Each Essential Business must post their Social Distancing Protocol at or near the entrance of each of their facilities where they can be easily viewable by the public and employees.  The Essential Businesses must also provide a copy of the Social Distancing Protocol to each employee who performs any work at the facility.  An Essential Business must provide evidence of its implementation of the Social Distancing Protocol to authorities upon demand.  It is recommended that businesses post and provide the Social Distancing Protocol in other languages in addition to English, as applicable to the needs of their employees and customers.  Businesses should be able to tell authorities that everyone can understand the protocol without the need for the viewer to obtain a translation.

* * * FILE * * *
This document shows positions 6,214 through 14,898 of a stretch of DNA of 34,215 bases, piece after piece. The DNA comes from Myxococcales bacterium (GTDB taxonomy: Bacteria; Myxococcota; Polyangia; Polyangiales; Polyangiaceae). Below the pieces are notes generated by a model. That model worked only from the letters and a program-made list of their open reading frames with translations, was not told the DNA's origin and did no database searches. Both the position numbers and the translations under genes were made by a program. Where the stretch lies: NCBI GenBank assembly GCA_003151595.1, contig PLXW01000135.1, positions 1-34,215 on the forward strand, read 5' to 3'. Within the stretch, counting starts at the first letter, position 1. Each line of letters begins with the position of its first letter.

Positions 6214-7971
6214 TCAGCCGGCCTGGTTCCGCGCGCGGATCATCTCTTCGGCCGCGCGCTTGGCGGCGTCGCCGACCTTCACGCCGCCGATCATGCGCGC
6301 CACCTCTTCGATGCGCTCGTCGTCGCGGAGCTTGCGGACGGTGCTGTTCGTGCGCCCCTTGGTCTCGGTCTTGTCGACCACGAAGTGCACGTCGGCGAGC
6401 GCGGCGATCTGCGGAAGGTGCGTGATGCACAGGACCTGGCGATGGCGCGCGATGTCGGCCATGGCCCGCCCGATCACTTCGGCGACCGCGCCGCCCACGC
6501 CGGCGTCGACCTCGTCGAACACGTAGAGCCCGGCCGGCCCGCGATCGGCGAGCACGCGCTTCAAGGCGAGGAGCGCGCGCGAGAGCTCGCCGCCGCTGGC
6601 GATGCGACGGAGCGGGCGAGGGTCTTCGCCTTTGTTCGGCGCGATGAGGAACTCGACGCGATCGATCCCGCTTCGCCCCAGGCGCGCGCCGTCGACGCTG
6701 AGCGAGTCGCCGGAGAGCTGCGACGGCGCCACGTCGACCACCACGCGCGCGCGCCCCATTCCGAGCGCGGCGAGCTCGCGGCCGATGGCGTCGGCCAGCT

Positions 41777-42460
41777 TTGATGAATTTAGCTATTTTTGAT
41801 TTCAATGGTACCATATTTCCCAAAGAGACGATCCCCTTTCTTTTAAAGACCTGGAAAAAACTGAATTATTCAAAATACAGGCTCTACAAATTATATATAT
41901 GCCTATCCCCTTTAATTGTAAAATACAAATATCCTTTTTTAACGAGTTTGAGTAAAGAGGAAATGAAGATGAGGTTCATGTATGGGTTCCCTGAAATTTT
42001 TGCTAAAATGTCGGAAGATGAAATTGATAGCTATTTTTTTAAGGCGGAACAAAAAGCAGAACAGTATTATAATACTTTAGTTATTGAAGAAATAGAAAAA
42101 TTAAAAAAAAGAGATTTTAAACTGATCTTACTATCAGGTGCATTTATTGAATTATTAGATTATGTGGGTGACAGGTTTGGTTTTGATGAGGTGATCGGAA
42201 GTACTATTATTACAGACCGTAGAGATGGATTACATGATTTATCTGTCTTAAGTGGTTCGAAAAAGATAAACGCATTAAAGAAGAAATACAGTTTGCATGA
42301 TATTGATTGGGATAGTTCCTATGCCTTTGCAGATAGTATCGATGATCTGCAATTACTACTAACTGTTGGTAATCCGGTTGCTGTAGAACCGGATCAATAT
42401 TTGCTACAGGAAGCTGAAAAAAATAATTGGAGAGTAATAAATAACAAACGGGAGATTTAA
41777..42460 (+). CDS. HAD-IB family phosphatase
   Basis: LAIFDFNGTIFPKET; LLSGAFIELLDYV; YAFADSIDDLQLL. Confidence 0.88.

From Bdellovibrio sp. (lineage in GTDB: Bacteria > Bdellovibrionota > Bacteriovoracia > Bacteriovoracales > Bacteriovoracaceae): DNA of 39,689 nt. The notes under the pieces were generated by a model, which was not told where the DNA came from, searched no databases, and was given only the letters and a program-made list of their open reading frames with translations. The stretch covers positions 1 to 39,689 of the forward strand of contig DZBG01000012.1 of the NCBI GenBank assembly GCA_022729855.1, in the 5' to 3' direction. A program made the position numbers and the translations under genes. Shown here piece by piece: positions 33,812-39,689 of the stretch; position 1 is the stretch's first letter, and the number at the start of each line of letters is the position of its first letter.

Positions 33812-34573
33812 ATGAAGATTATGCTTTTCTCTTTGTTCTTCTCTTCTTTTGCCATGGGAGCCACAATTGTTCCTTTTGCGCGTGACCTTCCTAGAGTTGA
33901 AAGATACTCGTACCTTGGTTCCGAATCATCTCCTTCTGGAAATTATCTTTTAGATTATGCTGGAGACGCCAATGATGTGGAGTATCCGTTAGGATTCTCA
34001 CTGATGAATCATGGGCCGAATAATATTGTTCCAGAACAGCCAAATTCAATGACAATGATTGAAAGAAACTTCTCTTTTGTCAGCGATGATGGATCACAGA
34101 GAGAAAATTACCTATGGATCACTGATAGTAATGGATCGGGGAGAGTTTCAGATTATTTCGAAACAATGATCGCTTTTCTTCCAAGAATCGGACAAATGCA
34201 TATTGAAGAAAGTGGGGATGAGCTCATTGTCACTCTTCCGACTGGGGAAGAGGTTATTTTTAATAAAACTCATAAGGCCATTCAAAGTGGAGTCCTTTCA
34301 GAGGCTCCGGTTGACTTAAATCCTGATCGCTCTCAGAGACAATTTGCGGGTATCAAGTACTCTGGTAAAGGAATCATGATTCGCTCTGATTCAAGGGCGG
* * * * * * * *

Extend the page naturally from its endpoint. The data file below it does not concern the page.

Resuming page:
Each Social Distancing Protocol must explain how the business is achieving the following, as applicable:

  1. Limiting the number of people who can enter into the facility at any one time to ensure that people in the facility can easily maintain a minimum six-foot distance from one another at all times, except as required to complete the Essential Business activity;
  2. Where lines may form at a facility, marking six-foot increments at a minimum, establishing where individuals should stand to maintain adequate social distancing;
  3. Providing hand sanitizer, soap and water, or effective disinfectant at or near the entrance of the facility and in other appropriate areas for use by the public and employees, and in locations where there is high-frequency employee interaction with members of the public (e.g. cashiers);